Sleeping Gods

Sleeping Gods was Kickstarter’s biggest challenge yet in successfully acquiring me as a backer. The $70 base pledge is a tall order coming from a publisher and designer that I have no prior experience with. On top of that, this is a style of game that I have never even played before. The art and presentation are certainly alluring, but the pessimism was strong within me.

How am I supposed to know whether I like a storybook adventure game? Won’t this just feel like a more clumsy, fiddly version of a video game, book, or movie? What if I start playing and quickly discover that I blew $70 + shipping on a game that is clearly not for me?

I had plenty of reasons to stand my ground and let this campaign ship sail, yet I ended up backing Sleeping Gods. Ryan Laukat, you sly dog. So how did he do it?

Well, that dang artwork and concept was so well imagined and executed that I wanted this unique game to work for me. I think this kind of thing happens all the time to us gamers. Just look at something like PARKS, Camel Up, Horrified, or plenty of others. Strip away the gorgeous artwork, the inviting theme, the killer components, and much of what makes those games shine is lost. PARKS becomes a generic resource collector, Camel Up becomes a luck-infused dice roller, Horrified looks like an off-brand Pandemic copy-cat . Moral of the story: don’t underestimate the value of a unique theme, quality art, and thoughtful production.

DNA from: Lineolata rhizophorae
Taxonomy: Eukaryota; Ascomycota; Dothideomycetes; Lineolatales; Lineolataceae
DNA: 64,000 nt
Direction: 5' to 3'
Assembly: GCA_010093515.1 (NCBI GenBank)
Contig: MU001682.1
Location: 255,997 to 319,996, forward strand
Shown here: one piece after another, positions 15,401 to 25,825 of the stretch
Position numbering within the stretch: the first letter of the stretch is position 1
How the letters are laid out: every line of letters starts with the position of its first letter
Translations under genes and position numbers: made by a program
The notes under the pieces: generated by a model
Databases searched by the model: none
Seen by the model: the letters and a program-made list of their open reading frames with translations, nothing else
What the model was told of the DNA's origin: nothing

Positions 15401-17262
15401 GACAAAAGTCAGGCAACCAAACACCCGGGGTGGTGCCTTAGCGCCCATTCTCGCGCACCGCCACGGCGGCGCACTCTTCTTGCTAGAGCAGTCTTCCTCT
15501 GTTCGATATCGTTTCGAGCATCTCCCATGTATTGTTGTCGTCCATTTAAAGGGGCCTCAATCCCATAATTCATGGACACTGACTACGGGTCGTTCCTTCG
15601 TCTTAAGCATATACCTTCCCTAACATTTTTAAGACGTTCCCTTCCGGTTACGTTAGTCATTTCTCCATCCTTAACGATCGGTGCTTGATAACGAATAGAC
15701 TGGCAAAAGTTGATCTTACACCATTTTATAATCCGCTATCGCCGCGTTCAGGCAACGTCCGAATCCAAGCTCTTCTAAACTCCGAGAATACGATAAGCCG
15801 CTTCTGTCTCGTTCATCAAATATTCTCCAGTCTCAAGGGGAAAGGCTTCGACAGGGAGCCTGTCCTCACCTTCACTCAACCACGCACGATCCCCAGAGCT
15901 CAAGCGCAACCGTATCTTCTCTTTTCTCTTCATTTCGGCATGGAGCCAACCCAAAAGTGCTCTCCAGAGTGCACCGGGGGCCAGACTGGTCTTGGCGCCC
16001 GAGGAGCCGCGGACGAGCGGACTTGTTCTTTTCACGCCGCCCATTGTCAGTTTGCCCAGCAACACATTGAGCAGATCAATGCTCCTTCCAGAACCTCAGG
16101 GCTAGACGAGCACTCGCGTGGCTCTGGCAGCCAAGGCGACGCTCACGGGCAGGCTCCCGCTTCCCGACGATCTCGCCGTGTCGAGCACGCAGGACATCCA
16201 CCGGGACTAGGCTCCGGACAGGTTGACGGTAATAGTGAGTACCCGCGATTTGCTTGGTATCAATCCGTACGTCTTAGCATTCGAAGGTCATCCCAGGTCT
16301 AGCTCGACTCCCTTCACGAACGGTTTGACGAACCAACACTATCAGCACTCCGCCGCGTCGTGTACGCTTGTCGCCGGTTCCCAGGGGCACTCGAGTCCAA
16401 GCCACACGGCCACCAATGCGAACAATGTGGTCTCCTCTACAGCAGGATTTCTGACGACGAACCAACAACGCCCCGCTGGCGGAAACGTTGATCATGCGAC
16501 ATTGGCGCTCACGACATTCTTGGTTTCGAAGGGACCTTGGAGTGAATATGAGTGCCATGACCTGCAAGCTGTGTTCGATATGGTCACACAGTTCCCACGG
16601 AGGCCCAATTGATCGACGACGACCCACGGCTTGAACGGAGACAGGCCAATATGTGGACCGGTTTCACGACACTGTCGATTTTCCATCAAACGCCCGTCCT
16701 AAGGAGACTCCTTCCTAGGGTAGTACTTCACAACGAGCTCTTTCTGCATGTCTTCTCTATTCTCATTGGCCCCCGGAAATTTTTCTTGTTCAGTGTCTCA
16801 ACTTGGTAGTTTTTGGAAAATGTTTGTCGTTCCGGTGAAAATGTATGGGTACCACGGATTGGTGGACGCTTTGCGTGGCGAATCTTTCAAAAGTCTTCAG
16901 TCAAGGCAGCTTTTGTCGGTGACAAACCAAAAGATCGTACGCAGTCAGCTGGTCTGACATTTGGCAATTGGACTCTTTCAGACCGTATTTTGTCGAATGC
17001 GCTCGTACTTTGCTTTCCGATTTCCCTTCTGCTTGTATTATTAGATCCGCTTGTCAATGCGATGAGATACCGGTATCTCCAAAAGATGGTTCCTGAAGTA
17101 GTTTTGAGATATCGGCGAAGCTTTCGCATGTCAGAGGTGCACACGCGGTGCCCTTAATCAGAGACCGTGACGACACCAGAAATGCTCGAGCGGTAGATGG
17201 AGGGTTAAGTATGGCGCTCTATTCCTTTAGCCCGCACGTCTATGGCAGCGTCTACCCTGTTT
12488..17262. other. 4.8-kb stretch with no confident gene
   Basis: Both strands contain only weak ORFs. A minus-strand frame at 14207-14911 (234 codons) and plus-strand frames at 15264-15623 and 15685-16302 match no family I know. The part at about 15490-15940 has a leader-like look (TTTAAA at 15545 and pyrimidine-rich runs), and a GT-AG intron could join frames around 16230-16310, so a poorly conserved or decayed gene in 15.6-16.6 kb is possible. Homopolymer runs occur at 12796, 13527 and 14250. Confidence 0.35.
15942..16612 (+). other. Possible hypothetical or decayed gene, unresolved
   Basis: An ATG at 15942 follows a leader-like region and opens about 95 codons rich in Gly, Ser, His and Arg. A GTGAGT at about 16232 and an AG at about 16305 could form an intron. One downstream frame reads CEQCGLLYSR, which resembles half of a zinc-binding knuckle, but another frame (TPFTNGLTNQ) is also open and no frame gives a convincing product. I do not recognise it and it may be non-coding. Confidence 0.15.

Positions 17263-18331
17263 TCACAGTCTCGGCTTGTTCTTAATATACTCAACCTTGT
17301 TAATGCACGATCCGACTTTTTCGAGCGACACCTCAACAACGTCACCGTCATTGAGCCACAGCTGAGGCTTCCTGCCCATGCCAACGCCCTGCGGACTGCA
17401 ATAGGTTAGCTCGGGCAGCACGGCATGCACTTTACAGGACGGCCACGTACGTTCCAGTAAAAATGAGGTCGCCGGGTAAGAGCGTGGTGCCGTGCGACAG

The stellar presentation of Sleeping Gods wasn’t enough on its own to get me to bite. I still needed to find something within the gameplay that made me say, “Ooo, this looks fun!” Who helped me to uncover that fun? None other than Rahdo, himself.

Oddly enough, my opinion on games hardly even aligns with Rahdo’s. Usually when he says, “Too mean,” I say, “Just right.” Yet, I’ve found Rahdo’s run-throughs to be extremely valuable in communicating the puzzly tension of certain games. It took me a lot of deep digging into the project page and beyond, but Rahdo is exactly what I needed to push me over the edge on both Sleeping Gods and the next game I backed, Calico.


Like Sleeping Gods, Calico is game that tempted me initially but required more effort to earn my pledge. I could tell it filled a similar niche as Azul and Sagrada, which have been big hits with my wife. But on the surface level, I had no way of knowing whether this one would measure up to its competition and justify its place on our game shelf.

Once more, it was Rahdo’s runthrough that uncovered the excruciating tension lurking within Calico’s gameplay. Before watching his play-through, this was just a cute puzzly quilting game with cats, and I was mildly interested. After watching his play-through, this was an agonizing feline challenge with colorful, crunchy decisions, and I was a backer.

These kinds of video previews that not only show how a game plays but how a game feels to play are often critical factors in earning a dip into my wallet.

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